Monday, June 20, 2011

Panem et Circenses!

When Ray Lewis talks, reporters investigate. When feminists talk, liberal reporters don't. Anybody besides me note a prejudicial "credibility bias" in any of this (tattamount to "liberal racism"?)

Now give me my candy, or I'll tear up your cities!
So … remember when Ray Lewis insisted that the longer the lockout went on, the more crime there would be? Turns out, there's no historical precedent for such a statement, according to the Atlanta Journal-Constitution's PolitiFact group.

In a recent ESPN interview, Lewis said that "if we don't have a season -- watch how much evil, which we call crime, watch how much crime picks up, if you take away our game." Lewis' contention was that the lockout affected the fans as much or more than the players and owners.

"There's too many people that live through us, people live through us," he said. "Yeah, walk in the streets, the way I walk the streets, and I'm not talking about the people you see all the time."

The AJC accepted Lewis' invitation to do that research, contacted the Northeastern's Sport in Society center and was told that "there is very little evidence supporting Lewis' claim that crime will increase the longer the work stoppage lasts."

The AJC cited a similar crime study.

The Baltimore Sun also looked at crime in 1982 and found an increase during the strike in only one category: homicides.

The Sun tried some other methods to tackle Lewis' claim. The newspaper's Crime Beat blog looked at crime data last season when the Ravens had their bye (off) week. The Sun found there was slightly more crime during the bye week.

The Sun looked at crime in Baltimore the four weeks before the season started and the first four weeks of the season. There was the same number of crimes. The Sun also examined the crime rate there at the end of the Ravens' season and what happened afterward. What did it find? There was less crime after the season ended in early January.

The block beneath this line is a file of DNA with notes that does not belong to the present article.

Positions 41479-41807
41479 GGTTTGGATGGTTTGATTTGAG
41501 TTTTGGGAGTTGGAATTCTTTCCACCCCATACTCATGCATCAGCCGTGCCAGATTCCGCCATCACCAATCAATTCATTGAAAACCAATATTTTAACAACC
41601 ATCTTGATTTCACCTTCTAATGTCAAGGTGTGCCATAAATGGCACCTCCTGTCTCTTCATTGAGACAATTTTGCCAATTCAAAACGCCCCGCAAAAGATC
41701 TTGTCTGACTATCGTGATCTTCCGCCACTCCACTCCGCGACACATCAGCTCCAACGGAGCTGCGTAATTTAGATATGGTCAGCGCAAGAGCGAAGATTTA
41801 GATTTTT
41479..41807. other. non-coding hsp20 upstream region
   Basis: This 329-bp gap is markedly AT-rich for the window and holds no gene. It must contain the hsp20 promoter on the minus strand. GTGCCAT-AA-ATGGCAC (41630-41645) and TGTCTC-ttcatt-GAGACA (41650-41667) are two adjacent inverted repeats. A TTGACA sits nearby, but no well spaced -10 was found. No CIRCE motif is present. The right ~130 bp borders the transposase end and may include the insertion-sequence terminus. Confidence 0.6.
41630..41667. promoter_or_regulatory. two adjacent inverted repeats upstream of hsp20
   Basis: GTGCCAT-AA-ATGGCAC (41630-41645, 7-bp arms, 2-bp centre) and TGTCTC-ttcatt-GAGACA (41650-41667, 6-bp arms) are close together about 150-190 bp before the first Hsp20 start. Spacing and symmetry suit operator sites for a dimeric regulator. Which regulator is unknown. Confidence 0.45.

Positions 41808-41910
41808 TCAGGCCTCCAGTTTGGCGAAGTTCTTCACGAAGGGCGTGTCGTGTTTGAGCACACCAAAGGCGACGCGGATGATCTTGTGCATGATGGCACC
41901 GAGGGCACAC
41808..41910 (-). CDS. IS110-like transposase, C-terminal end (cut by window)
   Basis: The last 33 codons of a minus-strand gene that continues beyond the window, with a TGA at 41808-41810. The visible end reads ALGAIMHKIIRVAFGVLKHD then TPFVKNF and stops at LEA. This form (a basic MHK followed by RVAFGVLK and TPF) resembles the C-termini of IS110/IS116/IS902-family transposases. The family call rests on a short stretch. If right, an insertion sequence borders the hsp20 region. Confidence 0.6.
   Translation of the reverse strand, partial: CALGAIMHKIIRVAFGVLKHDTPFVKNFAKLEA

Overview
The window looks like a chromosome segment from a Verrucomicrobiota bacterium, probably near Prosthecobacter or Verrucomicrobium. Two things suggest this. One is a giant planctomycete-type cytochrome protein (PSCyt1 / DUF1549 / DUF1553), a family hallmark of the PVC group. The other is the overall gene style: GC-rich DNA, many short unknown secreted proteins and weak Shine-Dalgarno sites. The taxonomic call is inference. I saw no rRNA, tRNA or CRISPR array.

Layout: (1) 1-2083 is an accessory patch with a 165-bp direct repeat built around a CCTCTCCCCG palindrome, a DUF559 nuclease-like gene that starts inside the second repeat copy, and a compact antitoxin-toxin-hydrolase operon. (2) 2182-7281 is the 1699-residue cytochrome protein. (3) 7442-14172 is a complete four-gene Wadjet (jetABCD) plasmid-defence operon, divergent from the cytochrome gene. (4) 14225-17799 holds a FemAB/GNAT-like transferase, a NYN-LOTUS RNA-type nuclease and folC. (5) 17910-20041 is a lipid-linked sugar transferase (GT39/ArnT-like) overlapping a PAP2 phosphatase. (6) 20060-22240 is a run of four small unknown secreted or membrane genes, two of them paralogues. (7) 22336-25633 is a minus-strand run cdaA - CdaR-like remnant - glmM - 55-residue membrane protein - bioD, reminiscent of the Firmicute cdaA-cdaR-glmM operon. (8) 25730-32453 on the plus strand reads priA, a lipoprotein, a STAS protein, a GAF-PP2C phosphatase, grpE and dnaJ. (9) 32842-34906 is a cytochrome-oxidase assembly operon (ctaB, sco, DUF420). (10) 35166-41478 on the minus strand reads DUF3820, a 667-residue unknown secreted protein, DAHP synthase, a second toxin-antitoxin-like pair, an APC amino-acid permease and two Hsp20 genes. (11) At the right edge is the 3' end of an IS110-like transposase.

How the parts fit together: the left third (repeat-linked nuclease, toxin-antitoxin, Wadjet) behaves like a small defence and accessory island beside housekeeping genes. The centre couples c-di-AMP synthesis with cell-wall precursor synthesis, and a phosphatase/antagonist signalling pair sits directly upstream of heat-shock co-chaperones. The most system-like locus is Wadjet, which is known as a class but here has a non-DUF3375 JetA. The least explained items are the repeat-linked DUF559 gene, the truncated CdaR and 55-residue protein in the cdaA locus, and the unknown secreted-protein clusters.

The Sun stressed several times that its findings were unscientific.

The AJC then went to look at increases in crime during bye weeks, assuming that the no football/higher crime equation would fit a much shorter time frame. No real evidence was presented that would lead in one direction or another.

One criminologist we interviewed had a different take. Northeastern University professor James A. Fox heard Lewis' comments and did a study. He looked at key FBI data from the last three years available, 2006 through 2008, focusing on the week before the Super Bowl because there were no games that week and there was intense interest in football around that time of the year. Fox, who was referred to us by the FBI, found no increase in crime the week there was no football.

"I took the Ray Lewis(notes) challenge and I don't see any evidence of [a crime increase]," said Fox, the author of several books on crime who also writes a crime and punishment blog for the Boston Globe.

As far as player crime … well, aside from Kenny Britt(notes) and the Tampa Bay Buccaneers, there hasn't been a huge increase during this offseason, and the closer both sides get to a settlement, the more most players will be putting their collective noses to the grindstone, leaving them too busy to get in trouble.

At least, that's one theory we hope will stick.

Friday, June 17, 2011

Saturday, June 4, 2011

Memorial Day Weekend, The Sequel

BALTIMORE (AP) — Maryland’s United Daughters of the Confederacy are holding a special ceremony in Baltimore to mark Confederate Memorial Day.

The event Saturday is meant to honor thousands of soldiers who served the Confederacy during the Civil War. The group is gathering at the Loudon Park Cemetery in Baltimore where 600 Confederate soldiers are buried.

The group says soldiers from nearly all the Confederate states are represented at the cemetery.
(Copyright 2011 by The Associated Press. All Rights Reserved.)

Wednesday, June 1, 2011

The Partisan

When they poured across the border
I was cautioned to surrender,
this I could not do;
I took my gun and vanished.
I have changed my name so often,
I've lost my wife and children
but I have many friends,
and some of them are with me.

An old woman gave us shelter,
kept us hidden in the garret,
then the soldiers came;
she died without a whisper.

There were three of us this morning
I'm the only one this evening
but I must go on;
the frontiers are my prison.

Oh, the wind, the wind is blowing,
through the graves the wind is blowing,
freedom soon will come;
then we'll come from the shadows.

Les Allemands e'taient chez moi, (The Germans were at my home)
ils me dirent, "Signe toi," (They said, "Sign yourself,")
mais je n'ai pas peur; (But I am not afraid)
j'ai repris mon arme. (I have retaken my weapon.)

J'ai change' cent fois de nom, (I have changed names a hundred times)
j'ai perdu femme et enfants (I have lost wife and children)
mais j'ai tant d'amis; (But I have so many friends)
j'ai la France entie`re. (I have all of France)

Un vieil homme dans un grenier (An old man, in an attic)
pour la nuit nous a cache', (Hid us for the night)
les Allemands l'ont pris; (The Germans captured him)
il est mort sans surprise. (He died without surprise.)

Oh, the wind, the wind is blowing,
through the graves the wind is blowing,
freedom soon will come;
then we'll come from the shadows.